The way we eat is changing and with increasing numbers of people cutting out or reducing meat and dairy from their diets, the demand for plant-based foods looks set to rise by over 200% in key Asia-Pacific markets. Not only does this potential increase highlight consumer concerns over health and sustainability, it also paves the way for a significant and sustained increase in plant-based meat alternatives’ market share across the Asia-Pacific region.
This dramatic increase has been revealed by new research carried out by DuPont Nutrition & Biosciences in collaboration with Ipsos, the global market research firm. In particular, the study has highlighted a major increase in the demand for plant-based alternatives to meat, specifically in Thailand and China where it is predicted that the market will grow by a staggering 200%. In addition, thanks to a wider trend across the Asia-Pacific region, the overall Asian plant-based meat market is set to increase by 25% within the next five years.
What are the factors behind this growth?
A number of factors are driving the increase in demand for plant-based meat alternatives; largely due to changing consumer habits and attitudes towards meat consumption. These changes are, in part, due to an ever-increasing worldwide awareness of the impact that traditional agricultural practices are having upon health, animal welfare and climate change.
Changing attitudes are only part of the picture though and another significant factor is our growing demand for food, especially those that are high in protein. This increase has posed the important question of where and how we source protein for human consumption. The answers are being provided by plants and fungi, thanks to the healthier nutritional profile and lower carbon footprint they have in comparison to animal protein. Although we have been eating plant-based alternatives such as tofu and tempeh for centuries, plant-based meat analogues (foods derived from structured plants or fungus and designed to replace animal meat) have emerged as a new type of plant-based proteins.
Whilst the trend for plant-based foods is replicated widely across the Asia-Pacific region, there are country-specific variations behind the increase. In China, for example, plant-based meats have become fashionable, thanks to endorsements by celebrities and growing consumer concern over issues such as sustainability and health. In addition, China’s local plant-based industry is enjoying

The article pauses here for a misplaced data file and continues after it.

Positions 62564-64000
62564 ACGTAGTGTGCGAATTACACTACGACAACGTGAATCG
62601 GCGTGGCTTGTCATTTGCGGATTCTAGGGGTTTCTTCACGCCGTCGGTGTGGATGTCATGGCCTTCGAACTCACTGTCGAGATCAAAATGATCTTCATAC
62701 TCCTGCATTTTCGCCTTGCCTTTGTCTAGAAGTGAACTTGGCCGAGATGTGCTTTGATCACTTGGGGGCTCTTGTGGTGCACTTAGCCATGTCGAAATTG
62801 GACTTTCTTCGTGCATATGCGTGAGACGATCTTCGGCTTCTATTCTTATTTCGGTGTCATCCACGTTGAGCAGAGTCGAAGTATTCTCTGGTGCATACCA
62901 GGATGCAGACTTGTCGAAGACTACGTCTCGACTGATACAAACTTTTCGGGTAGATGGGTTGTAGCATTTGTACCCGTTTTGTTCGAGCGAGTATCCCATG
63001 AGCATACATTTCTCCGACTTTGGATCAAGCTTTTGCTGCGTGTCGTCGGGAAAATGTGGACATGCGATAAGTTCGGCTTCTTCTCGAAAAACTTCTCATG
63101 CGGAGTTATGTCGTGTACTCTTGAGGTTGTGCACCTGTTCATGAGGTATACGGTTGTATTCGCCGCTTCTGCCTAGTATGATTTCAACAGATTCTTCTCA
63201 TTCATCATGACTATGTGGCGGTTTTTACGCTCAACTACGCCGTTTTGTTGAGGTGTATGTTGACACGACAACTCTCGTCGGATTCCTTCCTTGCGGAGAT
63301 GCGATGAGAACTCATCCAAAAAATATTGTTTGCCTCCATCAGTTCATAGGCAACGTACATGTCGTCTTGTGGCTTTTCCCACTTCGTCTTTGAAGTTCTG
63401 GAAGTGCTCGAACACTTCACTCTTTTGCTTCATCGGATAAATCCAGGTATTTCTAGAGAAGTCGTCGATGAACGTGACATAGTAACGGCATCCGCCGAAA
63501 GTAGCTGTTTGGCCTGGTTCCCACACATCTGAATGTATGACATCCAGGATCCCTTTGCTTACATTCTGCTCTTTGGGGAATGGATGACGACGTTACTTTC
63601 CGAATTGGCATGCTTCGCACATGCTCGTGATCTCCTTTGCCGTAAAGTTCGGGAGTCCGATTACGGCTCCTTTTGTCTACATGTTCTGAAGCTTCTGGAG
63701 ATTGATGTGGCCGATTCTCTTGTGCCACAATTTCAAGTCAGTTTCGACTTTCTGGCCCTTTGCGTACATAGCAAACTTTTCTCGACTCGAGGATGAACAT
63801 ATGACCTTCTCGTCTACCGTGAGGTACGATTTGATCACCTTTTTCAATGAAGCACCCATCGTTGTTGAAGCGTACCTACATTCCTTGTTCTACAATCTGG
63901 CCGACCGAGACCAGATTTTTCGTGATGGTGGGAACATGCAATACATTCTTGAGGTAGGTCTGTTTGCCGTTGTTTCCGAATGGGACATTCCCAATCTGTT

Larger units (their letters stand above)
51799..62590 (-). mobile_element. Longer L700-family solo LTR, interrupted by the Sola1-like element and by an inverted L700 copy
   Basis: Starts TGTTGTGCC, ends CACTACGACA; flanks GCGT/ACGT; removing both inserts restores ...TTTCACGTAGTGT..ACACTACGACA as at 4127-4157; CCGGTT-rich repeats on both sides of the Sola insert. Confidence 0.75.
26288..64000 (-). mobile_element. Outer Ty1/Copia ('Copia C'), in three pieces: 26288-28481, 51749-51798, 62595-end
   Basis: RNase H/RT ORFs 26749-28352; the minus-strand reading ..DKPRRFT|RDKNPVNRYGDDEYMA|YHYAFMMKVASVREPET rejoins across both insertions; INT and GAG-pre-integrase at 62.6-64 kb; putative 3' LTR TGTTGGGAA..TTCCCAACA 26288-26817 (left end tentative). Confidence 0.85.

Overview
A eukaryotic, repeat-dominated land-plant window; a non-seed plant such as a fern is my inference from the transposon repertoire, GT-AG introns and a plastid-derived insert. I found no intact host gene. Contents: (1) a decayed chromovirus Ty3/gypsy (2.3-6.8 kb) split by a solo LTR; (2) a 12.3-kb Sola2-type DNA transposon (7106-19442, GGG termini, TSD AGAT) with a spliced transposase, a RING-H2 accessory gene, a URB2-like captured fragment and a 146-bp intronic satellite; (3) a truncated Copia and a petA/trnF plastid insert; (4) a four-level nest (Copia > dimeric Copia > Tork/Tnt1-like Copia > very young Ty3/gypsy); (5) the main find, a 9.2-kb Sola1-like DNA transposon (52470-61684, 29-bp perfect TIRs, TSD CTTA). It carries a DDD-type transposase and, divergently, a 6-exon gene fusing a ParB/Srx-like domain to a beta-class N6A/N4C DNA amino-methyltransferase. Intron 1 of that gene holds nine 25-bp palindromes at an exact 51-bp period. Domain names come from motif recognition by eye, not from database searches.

encouragement from the Chinese government which has set a target of reducing meat consumption by 50 per cent by 2030. As a result, Chinese food manufacturers such as HERO Protein and Hey Maet, are tailoring their products to match the preferences of customers in the Asia-Pacific region, who have very different buying attitudes to consumers in Western Europe.
Will this drive an increase in food and beverage recruitment in Thailand?
The situation is slightly different in Thailand where consumers are being encouraged to adopt a plant-based diet for its convenience and nutritional benefits. Furthermore, Thailand’s reputation for innovation in food production and development should also be taken into account. In a recent interview with vegconomist, the vegan business magazine, the CEO of Thai company Let’s Plant Meat, Smith Taweelerdniti, highlighted that: “Thailand has a strong ecosystem and supporting industry to manufacture food products. This country has a labor force that is highly skilled and food companies that have a reputation in quality and reliability.”
According to the DuPont study, consumers in Thailand are mainly looking for plant-based alternatives to meat which offer the ultimate combination of nutrition, taste and convenience. It’s information such as this which is driving Let’s Plant Meat to capitalise on their expertise by setting up Thailand’s first Plant-Based Foods Association to work with local companies to support the growth of a local, plant-based industry. In addition, it’s worth noting that as Thai businesses adapt to this change in eating habits, there is likely to be an increase in food and beverage recruitment in Thailand and throughout the Asia-Pacific region.
On the flip side, Vietnam has been flagged as a region where increased consumer education is required to encourage stronger awareness of the availability and benefits of plant-based alternatives to meat.
Food manufacturers plant the seeds of change
All-in-all it’s clear that Asian appetites are moving towards a plant-based diet and as the region is home to over 4 billion people, the potential for growth in this market is significant. As Michelle Lee, regional marketing leader, APAC, DuPont N&B said: “We are about to see a dramatic increase in demand for plant-based alternatives to meat which food businesses need to start preparing for right now.”
A great example of how companies are gearing up for change is the Asian seafood giant, Thai Union. The company has unveiled plans to launch a brand new range of products made from seafood and plant-based ingredients, and non-seafood items. The range is set to be launched later this year and is being introduced in reaction to a significant increase in consumer demand. Thai Union is confident that it’s long-standing expertise in seafood will put it one step ahead in terms of product development, ensuring they are in line which changing consumer tastes.
Peak Recruitment – recruitment specialists for the Asian food industry
As the clamour for plant-based foods looks set to continue, there is likely to be an increase in demand for the expertise of talented individuals. At Peak Recruitment we are industry recruitment specialists to the Food & Beverage, Animal Agriculture and Crop Agribusiness Markets. Thanks to our three decades of experience within the Food and Agriculture businesses, we are in the best place to deliver the right people to the right roles.